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The Living Without Series

This is a series of posts that I wrote back in 2006 on living with less stuff. Check them out: liv011Living #2liv031liv04

Coal Creek Farm on Facebook

The Chicken Doctor


The Architect


My Mom’s Closet


My mom is the oldest of four children.  She had two brothers and one sister.


Her little  sister, Delores Anne, was born on her birthday.  Everybody called her Dodie.  Dodie was born with some serious birth defects.  I don’t recall exactly which organs, but some of them were in the wrong places.  Apparently, she’s in some medical journal somewhere because she was the first baby to successfully survive such a major surgery.  They had to carry her around on a pillow for the first several months of her life and she would forever live with a Zorro  shaped scar on her abdomen.


I was about six weeks old when Dodie was killed in a tragic car accident on her birthday.  She was nineteen.


She was always a mystery to me.  I missed her even though I didn’t know her.  When I reached six feet tall at the age of fourteen I stuck out like a lighthouse calling the tankers home and I couldn’t find clothes to fit and I just wanted to be normal.  I would cry to my mom that I hated being tall.  That’s when my mom comforted me with the fact that my Aunt Dodie was six feet tall.  I missed her even more.  Certainly, she would have made me feel normal.


My relatives have told me many times how funny Dodie was.  She made everyone laugh and she was very goofy.  She also wasn’t afraid to wear a bikini which drove my mom crazy because everybody could see Dodie’s huge scar on her belly.  But, Dodie didn’t care, she laughed at my mom and wore the bikini anyway.


My mom kept some of Dodie’s belongings, one of  them is the white dress I’m wearing in these photos.


Dodie made the dress for her homecoming dance in high school. The first time I wore it was when I was in high school and my best friend and I went out for Halloween.  I was Dracula’s victim and she was Dracula.  If you’re shocked that I can still wear it….don’t worry, so am I.


So all this time I knew who the dress belonged to, but I couldn’t remember the story behind that fake fur coat.  So I had to call my mom.  I’ve tried to type out the conversation that I had with my Mom, but it  sounds like two women that are a bit off their rocker…so I’ll spare you.


The coat was a Christmas gift to my mother from my father.  My dad has bought my mom several coats over the years.  I remember a white rabbit fur coat and a long white wool coat.  And now my question is…did he choose the coats?  I mean, did he walk into the fancy coat store and say, “I’m looking for a nice coat for my wife.”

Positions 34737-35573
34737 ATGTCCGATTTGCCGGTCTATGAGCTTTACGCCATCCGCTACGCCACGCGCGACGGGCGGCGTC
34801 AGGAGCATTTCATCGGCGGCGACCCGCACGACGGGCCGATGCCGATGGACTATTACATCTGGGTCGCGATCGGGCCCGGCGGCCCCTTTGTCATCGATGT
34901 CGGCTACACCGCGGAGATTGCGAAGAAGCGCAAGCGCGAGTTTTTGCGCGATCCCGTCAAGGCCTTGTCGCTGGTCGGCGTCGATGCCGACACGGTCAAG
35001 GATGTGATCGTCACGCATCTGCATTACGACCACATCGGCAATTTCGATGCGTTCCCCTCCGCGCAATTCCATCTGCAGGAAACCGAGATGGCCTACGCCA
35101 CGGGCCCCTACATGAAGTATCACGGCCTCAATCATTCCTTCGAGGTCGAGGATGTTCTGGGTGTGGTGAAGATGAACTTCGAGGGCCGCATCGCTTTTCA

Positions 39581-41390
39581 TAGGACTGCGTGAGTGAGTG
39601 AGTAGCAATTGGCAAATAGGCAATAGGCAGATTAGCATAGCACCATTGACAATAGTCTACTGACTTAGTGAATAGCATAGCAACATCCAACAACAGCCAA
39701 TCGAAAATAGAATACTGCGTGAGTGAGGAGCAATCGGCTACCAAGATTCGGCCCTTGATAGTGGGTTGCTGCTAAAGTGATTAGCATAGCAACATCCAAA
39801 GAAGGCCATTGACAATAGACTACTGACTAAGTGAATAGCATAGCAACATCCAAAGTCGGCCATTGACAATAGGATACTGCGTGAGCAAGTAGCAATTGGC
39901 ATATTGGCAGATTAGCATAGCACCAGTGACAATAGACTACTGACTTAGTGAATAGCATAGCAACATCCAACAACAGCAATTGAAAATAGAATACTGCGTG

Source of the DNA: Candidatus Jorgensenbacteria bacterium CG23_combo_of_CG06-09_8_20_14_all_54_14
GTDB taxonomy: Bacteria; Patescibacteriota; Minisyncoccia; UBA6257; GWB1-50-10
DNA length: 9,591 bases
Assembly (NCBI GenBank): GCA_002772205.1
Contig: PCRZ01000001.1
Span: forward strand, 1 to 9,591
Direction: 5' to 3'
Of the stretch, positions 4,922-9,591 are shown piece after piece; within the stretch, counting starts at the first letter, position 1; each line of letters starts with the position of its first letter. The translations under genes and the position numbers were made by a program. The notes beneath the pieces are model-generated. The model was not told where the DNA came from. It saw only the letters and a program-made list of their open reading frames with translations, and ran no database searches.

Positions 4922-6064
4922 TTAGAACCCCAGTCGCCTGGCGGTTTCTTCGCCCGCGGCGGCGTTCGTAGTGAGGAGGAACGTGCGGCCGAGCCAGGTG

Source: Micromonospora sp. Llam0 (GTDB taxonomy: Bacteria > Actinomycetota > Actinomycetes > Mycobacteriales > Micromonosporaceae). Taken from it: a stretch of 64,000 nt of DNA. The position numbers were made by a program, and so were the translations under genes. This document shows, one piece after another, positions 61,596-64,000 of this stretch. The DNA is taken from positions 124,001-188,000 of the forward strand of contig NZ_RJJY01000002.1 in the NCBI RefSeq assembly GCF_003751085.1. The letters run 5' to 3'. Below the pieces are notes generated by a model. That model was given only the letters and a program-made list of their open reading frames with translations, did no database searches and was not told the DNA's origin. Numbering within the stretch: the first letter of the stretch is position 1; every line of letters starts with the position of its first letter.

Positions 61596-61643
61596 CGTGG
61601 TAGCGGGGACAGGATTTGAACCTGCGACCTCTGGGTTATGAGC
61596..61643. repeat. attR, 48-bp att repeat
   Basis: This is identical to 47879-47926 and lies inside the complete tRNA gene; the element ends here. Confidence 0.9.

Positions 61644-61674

Because, I know for a fact that my darling husband could NEVER go pick out a coat for me.  NEVER.  He doesn’t even know what size of clothes I wear and the last time he bought me clothes it was a man’s pull-over fleece size XXL.  I didn’t kill him.  I just made him return the giant ugly thing after I held it up to me and lovingly ridiculed him for several hours.


So, I’m beyond proud of my dad for being able to purchase my mom lovely coats.  And I’m proud of my husband for listening to me when I said, “Don’t ever buy me clothes or jewelry again, ever.”  And I’m pretty sure I saw him give a huge sigh of relief.


And the hat?  Well that belonged to my Grandma Edna.  I know Grandma worked in a hat factory during the war, but I’m pretty sure that hat isn’t that old.  It is beautifully crafted like the coat and the dress.  Why don’t people make things like that anymore?


And to finish this very strange runway exhibition, let’s talk about what my sister, Rechelle, is wearing.  That again came out of the depths of my mother’s closet.  It’s a lovely polyester dress and jacket that my mom wore for Christmas in say 1976?  I could be off by a year or two.  We had family portraits taken that year and if I was a really great blogger I’d have a picture of that to post for you, but I don’t.

I’m amazed by the things my mother has kept over the years.  I know there is deep sentimental value to the dress I’m wearing and I know I won’t be getting rid of it or the coat or the hat, because they have a story behind them.  I wonder if my daughter will rummage through my closet someday in search of some history.  Lord knows she will not find anything as wonderful as that coat and dress.

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